John, what would be the various integration points in ESB? From my recollection, the ESB message can contain security context. So an action can be an integration point.


    It could be enforced within an action, or within filters. Since filters are imposed by the infrastructure and do not rely on the application or service configuration being right (or deliberately spoofed) they would seem to be more appropriate.

  • 9. Re: SAML Assertions  (JBossESB)
    Mark Little Master

    BTW, for the purposes of this discussion I'm assuming that we just need to agree that there is such a thing as a PEP or equivalent in the components that require hooks for identity/authentication. It obviously shouldn't be mandated by this framework how they are implemented by those components/projects only what they need to do in order to conform.

  • 10. Re: SAML Assertions  (JBossESB)
    Anil Saldhana Master

    PEPs (as Mark pointed out) are basically intercepting entities. So actions, filters, interceptors etc... fit the bill.

  • 11. Re: SAML Assertions  (JBossESB)
    John Kurtz Newbie

    For Authorization, the PEP could accept a Subject, Resource and Action. The Subject could be an authenticated user or role, the Resource would be the entity being protected and action what the user wants to do.

    For example, for someone wanting to read data from a personnel database, the subject could be a user role, resource would be the database and action would be a read.

    This fits right into the XACML spec and could be adjusted to fit most policy-based authorization needs.

    Would the authentication PEP follow the SAML spec? They have some good features within an Assertion. I have a Class Diagram of an Assertion and am using it with smooks to read and write data to the SAML Assertion. I will post the UML diagram and some SAML assertions to see if it captures it. I will also generate some SAML test cases similar to the compliance tests for XACML.

  • 12. Re: SAML Assertions
    John Kurtz Newbie

     

    "mark.little@jboss.com" wrote:
    "anil.saldhana@jboss.com" wrote:
    John, what would be the various integration points in ESB? From my recollection, the ESB message can contain security context. So an action can be an integration point.


    It could be enforced within an action, or within filters. Since filters are imposed by the infrastructure and do not rely on the application or service configuration being right (or deliberately spoofed) they would seem to be more appropriate.


    Mark, could you elaborate on this? This is really an important point. I am going to look for some examples of filters and will work through the examples to understand further.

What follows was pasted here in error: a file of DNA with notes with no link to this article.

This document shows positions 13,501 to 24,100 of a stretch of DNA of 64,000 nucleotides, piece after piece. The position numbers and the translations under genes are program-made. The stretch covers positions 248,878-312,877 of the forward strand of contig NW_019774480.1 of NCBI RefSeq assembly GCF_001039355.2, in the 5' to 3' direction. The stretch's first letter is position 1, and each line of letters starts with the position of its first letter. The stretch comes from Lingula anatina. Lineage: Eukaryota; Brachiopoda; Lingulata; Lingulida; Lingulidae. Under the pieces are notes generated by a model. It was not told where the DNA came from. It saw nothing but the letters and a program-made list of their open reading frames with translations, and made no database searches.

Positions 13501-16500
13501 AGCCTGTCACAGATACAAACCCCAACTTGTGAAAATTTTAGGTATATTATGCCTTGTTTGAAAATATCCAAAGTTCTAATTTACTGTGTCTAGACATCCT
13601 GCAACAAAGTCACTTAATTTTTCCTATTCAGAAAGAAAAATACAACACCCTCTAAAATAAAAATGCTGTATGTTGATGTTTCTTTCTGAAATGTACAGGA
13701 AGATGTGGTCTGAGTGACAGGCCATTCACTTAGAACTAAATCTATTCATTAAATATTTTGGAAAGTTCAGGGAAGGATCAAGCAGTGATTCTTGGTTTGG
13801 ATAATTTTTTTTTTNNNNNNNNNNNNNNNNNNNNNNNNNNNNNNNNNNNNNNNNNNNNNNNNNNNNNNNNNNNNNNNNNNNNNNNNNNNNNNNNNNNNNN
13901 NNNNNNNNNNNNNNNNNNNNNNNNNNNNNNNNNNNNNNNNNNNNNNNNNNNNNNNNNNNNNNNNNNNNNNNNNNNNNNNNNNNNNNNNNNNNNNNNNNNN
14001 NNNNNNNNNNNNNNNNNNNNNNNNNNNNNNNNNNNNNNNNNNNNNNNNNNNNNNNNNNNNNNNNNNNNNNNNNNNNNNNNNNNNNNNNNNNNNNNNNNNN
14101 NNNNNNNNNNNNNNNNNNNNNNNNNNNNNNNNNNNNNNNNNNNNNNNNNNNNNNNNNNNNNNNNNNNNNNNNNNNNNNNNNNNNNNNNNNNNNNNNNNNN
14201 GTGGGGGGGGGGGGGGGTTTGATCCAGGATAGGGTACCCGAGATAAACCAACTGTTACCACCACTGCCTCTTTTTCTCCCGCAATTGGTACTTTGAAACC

• 13. Re: SAML Assertions  (JBossESB)
    Mark Little Master

    Sure. The problem with Actions is that they require the deployer to add them in, whereas filters can be imposed by the infrastructure. Furthermore, the filters can be applied across all services, i.e., they are global.

  • 14. Re: SAML Assertions
    Jeff Yu Master

     

    "jkurtz.wa@gmail.com" wrote:
    "mark.little@jboss.com" wrote:
    "anil.saldhana@jboss.com" wrote:
    John, what would be the various integration points in ESB? From my recollection, the ESB message can contain security context. So an action can be an integration point.


    It could be enforced within an action, or within filters. Since filters are imposed by the infrastructure and do not rely on the application or service configuration being right (or deliberately spoofed) they would seem to be more appropriate.


    Mark, could you elaborate on this? This is really an important point. I am going to look for some examples of filters and will work through the examples to understand further.


    Hi John,

    As Mark mentioned the filter, it reminds me of this great feature. So today, I've looked into the filter feature again. Have some thoughts on adding security feature by using filter.

    Right now, we extract the security information in the Gateway, and then do the authentication in the service actionProcessingPipeline.

    With introducing a securityFilter, we will do the extraction work on the onOutput(...), which before leaving Gateway. onInput(...) will do the seucirty enforcement. And then we just need to configure the $jbossesb/server/default/jbossesb.sar/jbossesb-properties.xml by adding the securityFilter.

    In this way, the security feature becomes very pluggable.

    If I understands codes correctly. The process will be like:

    Message -> Gateway -> Filter.doOuput -> Transport -> Filter.onInput -> Service1 -> Filter.onOutput -> Transport ->....
    

    So the Gateway will only has the Filter.onOutput, no onInput though. But for service level, it has both onInput and onOutput.

    Hope this Helps.

    Jeff